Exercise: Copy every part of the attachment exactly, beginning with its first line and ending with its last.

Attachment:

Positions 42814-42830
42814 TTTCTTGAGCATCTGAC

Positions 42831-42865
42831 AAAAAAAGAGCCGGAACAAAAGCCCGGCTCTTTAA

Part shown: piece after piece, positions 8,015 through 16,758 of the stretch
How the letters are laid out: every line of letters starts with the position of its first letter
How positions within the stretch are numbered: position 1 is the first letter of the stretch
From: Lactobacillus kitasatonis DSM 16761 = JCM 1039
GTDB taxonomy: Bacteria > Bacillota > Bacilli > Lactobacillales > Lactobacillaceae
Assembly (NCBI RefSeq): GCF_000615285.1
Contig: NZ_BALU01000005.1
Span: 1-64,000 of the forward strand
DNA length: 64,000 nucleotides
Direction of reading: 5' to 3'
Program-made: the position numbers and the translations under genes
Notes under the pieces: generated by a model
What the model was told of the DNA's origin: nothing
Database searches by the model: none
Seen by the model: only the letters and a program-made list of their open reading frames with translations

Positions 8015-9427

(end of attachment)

Positions 42814-42830
42814 TTTCTTGAGCATCTGAC

Positions 42831-42865
42831 AAAAAAAGAGCCGGAACAAAAGCCCGGCTCTTTAA

Part shown: piece after piece, positions 8,015 through 16,758 of the stretch
How the letters are laid out: every line of letters starts with the position of its first letter
How positions within the stretch are numbered: position 1 is the first letter of the stretch
From: Lactobacillus kitasatonis DSM 16761 = JCM 1039
GTDB taxonomy: Bacteria > Bacillota > Bacilli > Lactobacillales > Lactobacillaceae
Assembly (NCBI RefSeq): GCF_000615285.1
Contig: NZ_BALU01000005.1
Span: 1-64,000 of the forward strand
DNA length: 64,000 nucleotides
Direction of reading: 5' to 3'
Program-made: the position numbers and the translations under genes
Notes under the pieces: generated by a model
What the model was told of the DNA's origin: nothing
Database searches by the model: none
Seen by the model: only the letters and a program-made list of their open reading frames with translations

Positions 8015-9427